08202018

Safe Haven

Politically stable and economically robust, Germany is becoming increasingly attractive for foreign investors, especially in commercial real estate…

Berlin counts among the most popular investment locations allthings berlin \ Flickr \ Public Domain

Berlin counts among the most popular investment locations
allthings berlin \ Flickr \ Public Domain

Up until the start of this millennium, the German commercial real estate market was still dominated by domestic investors. International investors, that is predominantly institutional investors such as pension funds, insurance companies and other funds, were rare. Various reasons were put forward for this, including lack of transparency due to a still rather rudimentary system for recording transactions in comparison to other real estate markets with a high level of institutionalization, such as Great Britain. Other factors mentioned were Germany’s federal structure and the associated complexity of the marketplace, as well as low expected returns.
Since then, both the commercial real estate market in Germany and international investors’ perceptions of Germany have evolved positively. The professionalization of market research means that adequate market information is now available. It is precisely because risk is distributed across a number of investment locations that foreign investors now hold Germany in high regard. In addition, the low interest rate environment is contributing to the view that there is virtually no alternative to real estate investment (the so called “wall of money”).
Based on transaction volume, in 2017 Germany ranked second in Europe, behind Great Britain and well ahead of France, which for a long time held second place.
There are further factors that make Germany attractive as an investment location, in addition to the points already mentioned above.

Political stability

These principally include, beside Germany’s political stability, its solid and diversified economy, which has recorded economic growth for the eighth successive year. Employment is at a record high (45.3 million). The unemployment rate of 6.3% is at its lowest level since German reunification. Combined with this, user (tenancy) markets are in good shape, with low risk combined with low property vacancy rates and rents that are continuing to rise moderately. In this regard, Germany again has an advantage in comparison to other countries. One example is Great Britain, where the results of the Brexit referendum are being felt in the London office market and various investments have either not gone ahead or have been made in other countries instead.
Furthermore, Germany has a stable financing market with over 1,800 banks, which demonstrably provide the economy with sufficient liquidity even in periods of crisis.
All of the above arguments have led to Germany count as a secure investment location (“safe haven”), and therefore consequently the share of international investors in commercial transaction volumes has risen in the last few years. In 2017, almost every second euro in Germany was invested by international investors. Alongside investors from the rest of Europe, investors from the US and Asia are particularly active. It is striking that in 2017 Asian investors invested almost three times as much in Germany as they did in 2016.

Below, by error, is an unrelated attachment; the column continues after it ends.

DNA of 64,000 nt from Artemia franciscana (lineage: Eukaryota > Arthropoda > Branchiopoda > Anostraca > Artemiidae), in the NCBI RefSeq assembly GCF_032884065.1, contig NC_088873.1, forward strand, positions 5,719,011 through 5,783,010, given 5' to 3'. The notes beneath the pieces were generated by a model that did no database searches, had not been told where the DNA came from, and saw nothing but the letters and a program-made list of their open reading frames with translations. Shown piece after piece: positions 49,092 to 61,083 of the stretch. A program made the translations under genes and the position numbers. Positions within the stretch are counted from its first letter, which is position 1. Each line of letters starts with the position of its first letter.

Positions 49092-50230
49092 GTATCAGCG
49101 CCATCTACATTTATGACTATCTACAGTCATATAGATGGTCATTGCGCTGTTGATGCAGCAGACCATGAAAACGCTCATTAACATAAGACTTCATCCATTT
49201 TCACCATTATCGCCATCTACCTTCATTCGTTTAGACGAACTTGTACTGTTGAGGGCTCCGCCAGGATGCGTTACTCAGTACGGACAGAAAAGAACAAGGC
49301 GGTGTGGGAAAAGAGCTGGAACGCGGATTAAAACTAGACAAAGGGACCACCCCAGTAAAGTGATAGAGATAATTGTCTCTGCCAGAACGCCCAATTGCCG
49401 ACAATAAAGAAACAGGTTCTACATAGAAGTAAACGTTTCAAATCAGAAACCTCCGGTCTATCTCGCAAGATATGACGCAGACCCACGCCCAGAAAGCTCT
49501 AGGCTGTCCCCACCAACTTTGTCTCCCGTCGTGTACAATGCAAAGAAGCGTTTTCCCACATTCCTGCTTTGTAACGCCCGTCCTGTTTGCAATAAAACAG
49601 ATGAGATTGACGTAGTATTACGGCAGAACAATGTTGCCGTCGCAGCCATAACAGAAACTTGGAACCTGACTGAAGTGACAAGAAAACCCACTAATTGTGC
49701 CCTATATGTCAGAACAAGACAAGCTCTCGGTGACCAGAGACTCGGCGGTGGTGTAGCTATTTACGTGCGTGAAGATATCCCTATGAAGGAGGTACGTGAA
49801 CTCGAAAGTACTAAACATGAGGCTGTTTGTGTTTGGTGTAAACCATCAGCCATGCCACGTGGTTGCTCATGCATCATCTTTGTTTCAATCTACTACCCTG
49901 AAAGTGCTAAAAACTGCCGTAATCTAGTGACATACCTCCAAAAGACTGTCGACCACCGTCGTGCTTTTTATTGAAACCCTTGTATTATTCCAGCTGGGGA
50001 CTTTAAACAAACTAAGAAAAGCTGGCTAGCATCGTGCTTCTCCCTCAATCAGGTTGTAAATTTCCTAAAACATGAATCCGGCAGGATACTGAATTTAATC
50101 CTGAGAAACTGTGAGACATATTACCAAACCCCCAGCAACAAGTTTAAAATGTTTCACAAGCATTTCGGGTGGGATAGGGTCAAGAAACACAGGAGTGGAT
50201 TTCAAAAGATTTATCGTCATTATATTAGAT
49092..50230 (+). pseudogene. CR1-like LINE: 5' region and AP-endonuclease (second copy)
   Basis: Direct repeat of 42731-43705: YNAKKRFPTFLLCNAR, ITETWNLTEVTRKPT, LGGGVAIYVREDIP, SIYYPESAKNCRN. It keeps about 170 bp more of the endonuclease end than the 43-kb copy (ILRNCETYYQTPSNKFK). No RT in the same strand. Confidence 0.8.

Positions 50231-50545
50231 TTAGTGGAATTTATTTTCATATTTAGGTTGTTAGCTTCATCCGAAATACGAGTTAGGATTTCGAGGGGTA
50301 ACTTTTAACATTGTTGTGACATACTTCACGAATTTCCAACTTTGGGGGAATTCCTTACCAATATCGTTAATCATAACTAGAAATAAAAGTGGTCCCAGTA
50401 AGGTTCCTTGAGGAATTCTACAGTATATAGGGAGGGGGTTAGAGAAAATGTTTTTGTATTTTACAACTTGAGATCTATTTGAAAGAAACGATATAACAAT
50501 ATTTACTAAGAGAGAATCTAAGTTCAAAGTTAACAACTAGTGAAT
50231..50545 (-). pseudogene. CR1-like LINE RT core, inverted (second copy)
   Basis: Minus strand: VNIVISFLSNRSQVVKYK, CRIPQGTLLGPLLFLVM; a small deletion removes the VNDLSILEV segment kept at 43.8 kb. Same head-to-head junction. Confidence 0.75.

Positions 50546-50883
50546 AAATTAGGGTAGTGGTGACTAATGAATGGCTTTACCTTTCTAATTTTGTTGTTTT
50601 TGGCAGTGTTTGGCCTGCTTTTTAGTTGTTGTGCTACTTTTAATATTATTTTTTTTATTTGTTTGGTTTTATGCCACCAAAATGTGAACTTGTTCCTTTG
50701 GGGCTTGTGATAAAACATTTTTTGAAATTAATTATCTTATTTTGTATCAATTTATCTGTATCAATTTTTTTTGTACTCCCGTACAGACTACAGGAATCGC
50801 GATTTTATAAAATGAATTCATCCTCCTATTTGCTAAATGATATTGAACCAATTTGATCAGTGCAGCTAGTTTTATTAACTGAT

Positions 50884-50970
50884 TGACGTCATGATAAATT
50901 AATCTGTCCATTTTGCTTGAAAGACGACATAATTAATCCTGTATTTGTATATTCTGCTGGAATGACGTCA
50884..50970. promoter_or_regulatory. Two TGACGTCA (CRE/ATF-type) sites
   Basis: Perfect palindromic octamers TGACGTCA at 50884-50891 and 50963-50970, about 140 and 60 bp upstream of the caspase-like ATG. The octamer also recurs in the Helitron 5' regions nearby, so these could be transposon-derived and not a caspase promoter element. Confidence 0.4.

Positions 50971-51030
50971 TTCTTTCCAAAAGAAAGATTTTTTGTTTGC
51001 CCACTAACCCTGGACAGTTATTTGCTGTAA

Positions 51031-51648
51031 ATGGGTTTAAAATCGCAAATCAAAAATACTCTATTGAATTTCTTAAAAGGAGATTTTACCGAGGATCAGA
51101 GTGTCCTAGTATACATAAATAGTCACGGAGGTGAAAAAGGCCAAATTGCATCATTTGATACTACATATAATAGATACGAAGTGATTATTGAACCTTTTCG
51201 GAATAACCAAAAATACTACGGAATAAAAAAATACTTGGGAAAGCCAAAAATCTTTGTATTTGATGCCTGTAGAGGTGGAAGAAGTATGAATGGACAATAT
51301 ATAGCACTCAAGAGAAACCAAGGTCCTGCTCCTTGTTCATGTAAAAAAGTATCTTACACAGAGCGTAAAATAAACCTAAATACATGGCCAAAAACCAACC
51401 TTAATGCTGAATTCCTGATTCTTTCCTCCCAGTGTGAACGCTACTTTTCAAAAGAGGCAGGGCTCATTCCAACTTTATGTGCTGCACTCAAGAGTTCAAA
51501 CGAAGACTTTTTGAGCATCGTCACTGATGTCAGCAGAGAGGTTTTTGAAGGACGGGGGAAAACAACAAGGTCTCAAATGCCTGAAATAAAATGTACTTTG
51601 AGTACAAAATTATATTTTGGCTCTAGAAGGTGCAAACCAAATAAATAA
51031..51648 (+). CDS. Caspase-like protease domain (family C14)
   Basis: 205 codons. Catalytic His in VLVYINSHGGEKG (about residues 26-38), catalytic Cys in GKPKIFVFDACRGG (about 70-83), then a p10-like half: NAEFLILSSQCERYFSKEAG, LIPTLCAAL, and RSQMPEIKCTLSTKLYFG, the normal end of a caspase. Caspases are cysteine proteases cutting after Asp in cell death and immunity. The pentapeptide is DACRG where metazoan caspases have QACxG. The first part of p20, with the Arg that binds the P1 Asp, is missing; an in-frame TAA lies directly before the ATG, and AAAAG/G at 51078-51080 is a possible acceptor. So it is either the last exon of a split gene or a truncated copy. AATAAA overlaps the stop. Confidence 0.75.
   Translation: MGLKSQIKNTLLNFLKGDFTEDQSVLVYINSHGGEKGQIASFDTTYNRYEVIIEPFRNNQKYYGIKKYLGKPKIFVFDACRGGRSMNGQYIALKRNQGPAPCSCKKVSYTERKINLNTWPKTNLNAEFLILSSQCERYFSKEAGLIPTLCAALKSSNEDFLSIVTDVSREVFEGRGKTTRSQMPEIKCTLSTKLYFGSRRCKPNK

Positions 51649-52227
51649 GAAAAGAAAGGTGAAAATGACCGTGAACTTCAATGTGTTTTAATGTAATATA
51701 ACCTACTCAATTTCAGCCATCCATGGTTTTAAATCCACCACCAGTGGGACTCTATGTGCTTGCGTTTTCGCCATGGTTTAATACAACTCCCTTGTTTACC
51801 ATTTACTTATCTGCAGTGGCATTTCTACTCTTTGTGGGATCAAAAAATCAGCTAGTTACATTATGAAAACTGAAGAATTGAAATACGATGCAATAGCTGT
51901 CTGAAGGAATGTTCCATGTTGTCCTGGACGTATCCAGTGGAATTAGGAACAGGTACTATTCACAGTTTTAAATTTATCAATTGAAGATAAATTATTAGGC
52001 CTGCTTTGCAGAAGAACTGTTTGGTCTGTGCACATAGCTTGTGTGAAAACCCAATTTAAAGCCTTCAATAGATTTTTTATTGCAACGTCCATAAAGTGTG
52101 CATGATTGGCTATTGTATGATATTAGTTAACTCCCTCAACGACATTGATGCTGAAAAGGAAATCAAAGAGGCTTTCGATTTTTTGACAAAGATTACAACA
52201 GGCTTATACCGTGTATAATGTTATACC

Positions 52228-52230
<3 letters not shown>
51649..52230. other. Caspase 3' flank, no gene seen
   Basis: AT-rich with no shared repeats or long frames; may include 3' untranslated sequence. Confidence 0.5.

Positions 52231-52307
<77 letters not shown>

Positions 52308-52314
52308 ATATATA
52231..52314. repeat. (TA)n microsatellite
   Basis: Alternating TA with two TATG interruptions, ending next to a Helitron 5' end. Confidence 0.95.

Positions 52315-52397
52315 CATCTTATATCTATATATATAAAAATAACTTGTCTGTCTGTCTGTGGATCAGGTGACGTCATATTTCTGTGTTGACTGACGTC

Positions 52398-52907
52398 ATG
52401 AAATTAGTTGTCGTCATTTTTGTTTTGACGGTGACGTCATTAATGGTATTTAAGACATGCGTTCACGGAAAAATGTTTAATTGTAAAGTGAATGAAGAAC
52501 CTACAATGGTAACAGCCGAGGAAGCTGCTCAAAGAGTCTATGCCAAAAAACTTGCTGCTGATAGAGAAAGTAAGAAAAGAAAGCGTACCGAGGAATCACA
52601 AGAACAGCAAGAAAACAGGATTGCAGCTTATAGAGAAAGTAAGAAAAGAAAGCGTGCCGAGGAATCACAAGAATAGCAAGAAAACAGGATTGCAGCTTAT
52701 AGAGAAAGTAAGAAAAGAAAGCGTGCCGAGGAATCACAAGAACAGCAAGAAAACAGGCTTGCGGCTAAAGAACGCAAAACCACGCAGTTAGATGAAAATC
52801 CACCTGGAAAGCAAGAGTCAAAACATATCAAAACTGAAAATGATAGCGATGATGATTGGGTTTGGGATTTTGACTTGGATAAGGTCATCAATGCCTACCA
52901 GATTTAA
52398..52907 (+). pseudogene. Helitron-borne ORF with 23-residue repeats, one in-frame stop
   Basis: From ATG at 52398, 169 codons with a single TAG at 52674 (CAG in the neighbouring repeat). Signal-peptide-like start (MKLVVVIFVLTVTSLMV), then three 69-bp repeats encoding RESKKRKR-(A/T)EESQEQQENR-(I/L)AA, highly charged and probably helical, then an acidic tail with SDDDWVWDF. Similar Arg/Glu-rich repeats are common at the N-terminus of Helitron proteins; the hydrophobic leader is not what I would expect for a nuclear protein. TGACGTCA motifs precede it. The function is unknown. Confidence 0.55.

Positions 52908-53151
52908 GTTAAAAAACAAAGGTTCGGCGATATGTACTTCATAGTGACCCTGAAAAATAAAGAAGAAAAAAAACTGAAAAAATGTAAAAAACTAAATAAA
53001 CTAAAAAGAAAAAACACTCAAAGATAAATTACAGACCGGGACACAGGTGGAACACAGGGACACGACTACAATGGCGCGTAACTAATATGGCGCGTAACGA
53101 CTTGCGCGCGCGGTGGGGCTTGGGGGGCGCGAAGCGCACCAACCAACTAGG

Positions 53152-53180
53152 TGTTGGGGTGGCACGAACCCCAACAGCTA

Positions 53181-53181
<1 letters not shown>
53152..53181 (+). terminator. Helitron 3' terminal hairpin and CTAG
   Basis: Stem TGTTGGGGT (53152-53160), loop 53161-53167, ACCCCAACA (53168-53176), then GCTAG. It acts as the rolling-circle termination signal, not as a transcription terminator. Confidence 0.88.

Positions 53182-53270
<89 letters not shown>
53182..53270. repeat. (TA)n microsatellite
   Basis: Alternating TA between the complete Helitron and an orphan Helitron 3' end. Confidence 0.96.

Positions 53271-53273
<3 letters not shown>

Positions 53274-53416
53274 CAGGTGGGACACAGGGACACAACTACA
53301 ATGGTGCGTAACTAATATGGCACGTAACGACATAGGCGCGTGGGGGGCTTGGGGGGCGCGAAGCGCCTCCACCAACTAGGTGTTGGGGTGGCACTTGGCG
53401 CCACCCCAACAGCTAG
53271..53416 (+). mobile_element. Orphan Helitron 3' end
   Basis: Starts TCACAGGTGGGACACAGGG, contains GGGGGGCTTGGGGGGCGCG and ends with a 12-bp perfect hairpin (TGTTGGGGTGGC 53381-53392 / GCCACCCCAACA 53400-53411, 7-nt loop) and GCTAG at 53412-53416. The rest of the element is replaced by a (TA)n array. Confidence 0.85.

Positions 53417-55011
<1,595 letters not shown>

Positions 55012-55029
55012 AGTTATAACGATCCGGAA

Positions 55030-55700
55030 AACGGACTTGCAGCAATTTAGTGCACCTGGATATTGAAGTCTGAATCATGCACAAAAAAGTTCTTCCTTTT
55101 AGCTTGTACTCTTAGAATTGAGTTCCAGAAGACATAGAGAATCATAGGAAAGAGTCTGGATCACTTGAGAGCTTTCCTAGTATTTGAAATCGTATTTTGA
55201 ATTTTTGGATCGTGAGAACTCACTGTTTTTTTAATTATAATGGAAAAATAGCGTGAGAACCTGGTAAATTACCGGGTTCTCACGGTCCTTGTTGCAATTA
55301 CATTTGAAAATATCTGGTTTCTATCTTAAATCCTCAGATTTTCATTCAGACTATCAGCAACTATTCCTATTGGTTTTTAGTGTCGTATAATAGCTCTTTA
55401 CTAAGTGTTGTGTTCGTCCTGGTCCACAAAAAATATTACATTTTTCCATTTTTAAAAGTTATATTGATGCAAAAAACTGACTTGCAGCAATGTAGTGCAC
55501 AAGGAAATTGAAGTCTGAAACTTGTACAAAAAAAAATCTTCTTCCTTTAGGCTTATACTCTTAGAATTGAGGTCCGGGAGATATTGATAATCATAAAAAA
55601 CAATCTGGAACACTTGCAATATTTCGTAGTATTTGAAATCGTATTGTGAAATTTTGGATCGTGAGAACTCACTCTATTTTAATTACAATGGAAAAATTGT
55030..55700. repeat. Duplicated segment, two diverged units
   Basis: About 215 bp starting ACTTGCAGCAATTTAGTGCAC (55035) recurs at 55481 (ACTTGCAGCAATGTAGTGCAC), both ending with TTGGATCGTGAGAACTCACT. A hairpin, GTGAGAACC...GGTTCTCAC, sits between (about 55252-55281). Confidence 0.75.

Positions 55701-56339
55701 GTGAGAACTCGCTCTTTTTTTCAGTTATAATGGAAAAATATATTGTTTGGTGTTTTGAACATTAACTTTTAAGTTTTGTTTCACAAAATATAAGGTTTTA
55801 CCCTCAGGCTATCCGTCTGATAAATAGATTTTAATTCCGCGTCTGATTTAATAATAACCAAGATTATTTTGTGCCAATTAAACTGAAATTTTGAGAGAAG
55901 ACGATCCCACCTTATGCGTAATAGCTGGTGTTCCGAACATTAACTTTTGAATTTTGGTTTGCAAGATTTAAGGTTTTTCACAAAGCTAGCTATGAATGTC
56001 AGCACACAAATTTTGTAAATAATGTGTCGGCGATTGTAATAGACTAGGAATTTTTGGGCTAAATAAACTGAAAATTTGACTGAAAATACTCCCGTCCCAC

The most popular investment locations in Germany in 2017 were the regions of Berlin (€ 11.9 billion / 17.6% of transaction volume) and Frankfurt (€ 8.3 billion / 12.3%), followed by Munich (€ 5.9 billion / 8.7%). In this regard, international investors prefer in particular high-value and sizable office properties (49.9% of the transaction volume of international investors), logistics portfolios (17.1%) and retail properties (15.2%) in established and property-specific locations.

Rising demand

In line with this, the two largest transactions in Germany over the past year were both carried out by international investors. The Sony Center in Berlin was acquired by Blackstone (US) for € 1.11 billion and the Commerzbank Tower in Frankfurt by Samsung Life Insurance (Korea) for € 0.73 billion.
Rising domestic and international demand for real estate has pushed purchase prices up across Europe and thus also in Germany. At approx. 6.4%, average purchase yields of all real estate classes are at a historically low level. Average yields for absolute prime properties in major European cities are under 4%. Over the last 12 months, purchase yields for top office properties in Germany fell by 20% and are at a historically low 3%.
In spite of these historically low yields, and despite an environment of slightly rising interest rates since the start of the year, real estate continues to constitute an unparalleled form of investment. Investment pressure among investors thus remains high, such that demand will also remain high. Various international investors from Asia have already announced their intention to invest several hundred billion euros in European real estate markets over the next ten years. A price correction and an end to the run on real estate in the commercial sector are therefore not expected. ■


Bernhard Heinlein is Member of the Board of Management, Münchener Hypothekenbank eG; Thomas Völker is Head of Commercial Real Estate Clients International, Münchener Hypothekenbank eG. Münchener Hypothekenbank eG (MünchenerHyp) is one of Germany’s major real estate financing institutions. As part of the cooperative financial sector in Germany, it acts as the close partner of Germany’s regional cooperative banks (Volksbanken and Raiffeisenbanken). In commercial real estate finance business, the bank’s target markets include Germany, Great Britain, France, Spain, Benelux and Austria.

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